In my latest article ”Create your own MLO for a Beagleboard XM” I wrote some bare metal code which ran on a BeagleBoard xM as an MLO – I’d like to extend this by running this code with the MMU switched on. I want to write the absolute minimum amount of code required to turn on an ARM MMU and to come out the other side in one piece. This post describes the basic principles of operation of an MMU – we’ll come on to writing code in my next post.
One of the most fundamental tasks of an MMU is to translate virtual addresses into physical addresses. How virtual addresses map onto physical addresses is entirely a matter of software design – the ARM MMU design provides great flexibility for helping you in this area. Just to illustrate this and to demonstrate the capability of these MMUs, I’ve come up with some perfectly valid schemes (though some of which at first may seem nonsensical):
- Split the entire virtual address range into 1KB areas (let’s call these areas ‘pages’) which all point to the same 1KB of physical memory, i.e. a many-to-one mapping.
- Map multiple areas of physical memory to the same area of virtual memory – but only map one of them at a time.
- Don’t map a set of virtual address space to anything – but use it anyway
- Map the entire virtual address range to the entire physical address range – in other words, an identity mapping – a type of one-to-one mapping.
However strange these schemes or mappings may sound – most operating systems use a combination of these schemes to form the basis of some complex performance optimisations. For example, consider the first scheme.
Quite often there is a need to access memory that is all zeroed (in other words memset to 0) – this is often the case when allocating memory for users – it’s important not to give users previously used memory which may contain data that is sensitive or represents security concerns. However memsetting memory can be time-consuming. And this is where the MMU comes in – when user’s request memory the MMU creates a set of mappings specifically for the user which points as many pages of virtual memory as the user requires to the single physical page of zeroed memory (sometimes called the zero page).
The obvious flaw here is that if the user writes to this memory all the other pages in their mapping (and other user’s mappings) will all change. Fortunately, the MMU also allows us to set permissions (amongst other attributes) which allow us to make these regions of virtual memory read-only – when the user tries to write, the operating system copies the zero page somewhere else in physical RAM and updates the mappings. This technique is sometimes called ‘copy on write‘. More generally this type of many-to-one mapping is also used to support things like shared libraries and the fork system call – but we can come onto these another time.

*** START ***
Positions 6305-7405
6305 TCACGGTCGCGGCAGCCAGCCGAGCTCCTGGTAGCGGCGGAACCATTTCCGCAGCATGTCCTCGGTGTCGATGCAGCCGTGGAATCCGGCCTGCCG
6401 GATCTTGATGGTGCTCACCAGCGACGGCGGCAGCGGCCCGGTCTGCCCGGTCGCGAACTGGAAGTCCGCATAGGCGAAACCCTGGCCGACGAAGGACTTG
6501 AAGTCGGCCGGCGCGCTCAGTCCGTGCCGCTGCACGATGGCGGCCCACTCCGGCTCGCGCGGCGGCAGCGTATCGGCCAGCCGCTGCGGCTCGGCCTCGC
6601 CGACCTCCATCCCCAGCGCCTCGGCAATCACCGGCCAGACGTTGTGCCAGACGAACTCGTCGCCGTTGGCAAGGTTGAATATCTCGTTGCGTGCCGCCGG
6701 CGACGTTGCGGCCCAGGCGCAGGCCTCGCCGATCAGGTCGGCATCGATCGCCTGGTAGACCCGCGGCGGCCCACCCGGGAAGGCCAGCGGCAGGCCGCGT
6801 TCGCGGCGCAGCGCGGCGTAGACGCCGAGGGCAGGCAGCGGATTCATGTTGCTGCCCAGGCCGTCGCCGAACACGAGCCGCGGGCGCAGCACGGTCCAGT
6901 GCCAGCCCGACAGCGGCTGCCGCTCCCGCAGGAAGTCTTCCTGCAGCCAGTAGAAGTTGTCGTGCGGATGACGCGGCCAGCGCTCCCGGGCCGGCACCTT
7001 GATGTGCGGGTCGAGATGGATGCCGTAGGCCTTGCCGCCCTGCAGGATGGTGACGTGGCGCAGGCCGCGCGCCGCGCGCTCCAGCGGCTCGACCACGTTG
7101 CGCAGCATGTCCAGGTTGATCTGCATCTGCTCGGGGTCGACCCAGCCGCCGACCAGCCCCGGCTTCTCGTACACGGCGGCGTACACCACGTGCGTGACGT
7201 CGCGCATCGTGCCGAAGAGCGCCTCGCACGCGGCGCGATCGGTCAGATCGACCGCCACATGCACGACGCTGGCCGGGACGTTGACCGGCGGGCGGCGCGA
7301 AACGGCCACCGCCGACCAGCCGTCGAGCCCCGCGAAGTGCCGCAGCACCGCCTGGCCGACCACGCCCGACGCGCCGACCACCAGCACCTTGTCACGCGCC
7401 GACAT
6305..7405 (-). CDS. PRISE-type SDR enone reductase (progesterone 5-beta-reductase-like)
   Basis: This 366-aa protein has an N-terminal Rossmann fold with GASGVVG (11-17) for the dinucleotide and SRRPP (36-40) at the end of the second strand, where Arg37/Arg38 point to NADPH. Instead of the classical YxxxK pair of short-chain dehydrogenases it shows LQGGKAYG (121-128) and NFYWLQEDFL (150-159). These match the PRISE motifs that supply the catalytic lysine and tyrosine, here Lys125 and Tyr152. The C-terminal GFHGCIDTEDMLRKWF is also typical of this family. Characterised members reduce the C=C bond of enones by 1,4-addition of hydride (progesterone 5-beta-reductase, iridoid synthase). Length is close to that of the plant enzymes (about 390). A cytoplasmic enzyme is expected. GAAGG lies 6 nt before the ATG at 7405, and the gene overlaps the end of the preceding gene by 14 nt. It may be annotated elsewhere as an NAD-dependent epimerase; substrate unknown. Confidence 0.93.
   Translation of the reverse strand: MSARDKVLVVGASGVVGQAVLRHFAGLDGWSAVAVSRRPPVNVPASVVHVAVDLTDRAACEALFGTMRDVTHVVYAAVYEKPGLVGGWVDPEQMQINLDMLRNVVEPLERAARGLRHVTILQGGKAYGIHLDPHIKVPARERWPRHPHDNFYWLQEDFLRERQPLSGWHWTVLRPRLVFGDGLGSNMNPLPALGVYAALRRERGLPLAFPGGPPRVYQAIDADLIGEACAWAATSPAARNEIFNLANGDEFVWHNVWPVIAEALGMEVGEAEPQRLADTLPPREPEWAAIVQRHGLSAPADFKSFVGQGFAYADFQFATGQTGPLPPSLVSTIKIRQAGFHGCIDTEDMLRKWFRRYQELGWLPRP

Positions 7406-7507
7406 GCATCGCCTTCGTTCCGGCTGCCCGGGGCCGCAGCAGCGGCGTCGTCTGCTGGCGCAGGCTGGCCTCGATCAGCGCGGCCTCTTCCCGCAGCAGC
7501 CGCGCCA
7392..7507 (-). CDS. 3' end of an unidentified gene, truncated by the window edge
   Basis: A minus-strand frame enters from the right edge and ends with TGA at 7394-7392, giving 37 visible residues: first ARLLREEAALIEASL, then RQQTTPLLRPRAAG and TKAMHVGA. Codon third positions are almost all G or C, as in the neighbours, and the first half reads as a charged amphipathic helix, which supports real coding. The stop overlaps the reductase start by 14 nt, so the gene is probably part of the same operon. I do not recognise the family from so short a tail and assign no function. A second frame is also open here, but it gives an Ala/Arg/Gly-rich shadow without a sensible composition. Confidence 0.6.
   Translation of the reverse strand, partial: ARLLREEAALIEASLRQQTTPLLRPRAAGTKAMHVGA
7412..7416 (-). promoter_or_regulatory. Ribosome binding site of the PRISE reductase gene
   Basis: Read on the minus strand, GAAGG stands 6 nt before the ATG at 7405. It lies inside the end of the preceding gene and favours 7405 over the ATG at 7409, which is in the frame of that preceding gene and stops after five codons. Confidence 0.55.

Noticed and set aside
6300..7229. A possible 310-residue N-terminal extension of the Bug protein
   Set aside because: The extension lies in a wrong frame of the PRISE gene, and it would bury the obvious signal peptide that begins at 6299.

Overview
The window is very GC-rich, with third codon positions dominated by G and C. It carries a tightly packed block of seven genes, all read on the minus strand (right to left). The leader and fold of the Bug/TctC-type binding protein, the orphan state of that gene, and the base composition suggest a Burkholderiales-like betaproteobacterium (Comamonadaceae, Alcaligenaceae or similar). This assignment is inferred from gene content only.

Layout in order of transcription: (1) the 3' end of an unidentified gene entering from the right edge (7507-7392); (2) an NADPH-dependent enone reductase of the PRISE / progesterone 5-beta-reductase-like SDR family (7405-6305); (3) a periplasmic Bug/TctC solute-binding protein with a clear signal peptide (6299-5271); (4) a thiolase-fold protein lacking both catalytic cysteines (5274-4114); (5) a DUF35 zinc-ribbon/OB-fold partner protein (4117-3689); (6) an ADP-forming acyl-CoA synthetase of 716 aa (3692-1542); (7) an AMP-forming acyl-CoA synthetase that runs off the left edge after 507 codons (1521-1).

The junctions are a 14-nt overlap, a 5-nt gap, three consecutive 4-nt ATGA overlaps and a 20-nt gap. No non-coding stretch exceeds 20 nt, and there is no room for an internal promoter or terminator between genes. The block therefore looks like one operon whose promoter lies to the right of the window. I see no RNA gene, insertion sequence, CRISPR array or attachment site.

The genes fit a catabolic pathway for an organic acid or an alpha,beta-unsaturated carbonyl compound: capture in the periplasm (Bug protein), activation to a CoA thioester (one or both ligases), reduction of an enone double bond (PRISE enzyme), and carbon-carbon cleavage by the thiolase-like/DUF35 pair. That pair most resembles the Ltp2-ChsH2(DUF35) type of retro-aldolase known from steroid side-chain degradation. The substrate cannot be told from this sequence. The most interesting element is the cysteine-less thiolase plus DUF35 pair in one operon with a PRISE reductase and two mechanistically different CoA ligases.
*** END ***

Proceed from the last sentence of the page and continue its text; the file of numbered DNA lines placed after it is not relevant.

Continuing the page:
The second mapping scheme illustrates that mappings can change on the fly. Most operating systems give the illusion that each process has the entire virtual address space – and indeed applications depend on this as they are often linked to run at specific memory addresses.
In order to support this each time the scheduler let’s your process run – it maps in that processes image into virtual address in place of the last process. Without this processes would either have to be built as position independent or would have to have prior knowledge of where in memory they will live and how much memory they can use.
The third mapping scheme is also used by operating systems to improve performance. When something tries to access a virtual address that has no corresponding physical page (or the permissions are invalid) a page fault occurs. The operating system can provide a handler for this and act accordingly.
This can be very useful – for example when you execute a process in Linux it doesn’t bother to load the image into RAM prior to starting it – it will just jump to the place in RAM where it should be. Of course, when it does this a page fault occurs – it’s only then that the page is actually loaded into RAM! This provides a performance boost as not all the pages in a process are always used and certainly not straight away. This technique is known as demand paging – it’s also used to support page swapping (virtual memory) – i.e. allowing a process to use more RAM than is physically available.
And finally, the last mapping is what we intend to implement – a very simple mapping where the conversion between virtual and physical addresses can be expressed by a formula (e.g. va = pa) – in other words, an identity mapping.
There are a few resources of information (a combined 5330 pages) that may prove to be essential if you plan to explore in this area (with a BeagleBoard xM) – I’d strongly recommend being aware of the following:
- A.N. Sloss, D. Symes, C. Wright, ARM System Developer’s Guide, Elsevier, 2004 [Available online] – This book provides a very good introduction to the ARM architecture from a software perspective. It includes information, with very good examples, on how to utilize things like exceptions, caches, MMUs, etc.
- ARM Architecture Reference Manual, ARM, ddi0100e, 2000 [Available online] – This reference manual provides the authoritative description of the ARM architecture.
- BeagleBoard-xM Rev C System Reference Manual, beagleboard.org, BB_SRM_xM rev1.0, 2010 Available here – Hardware description of the BeagleBoard xM
Want to go further? Discover our next article : Turning on an ARM MMU and Living to tell the tale: The code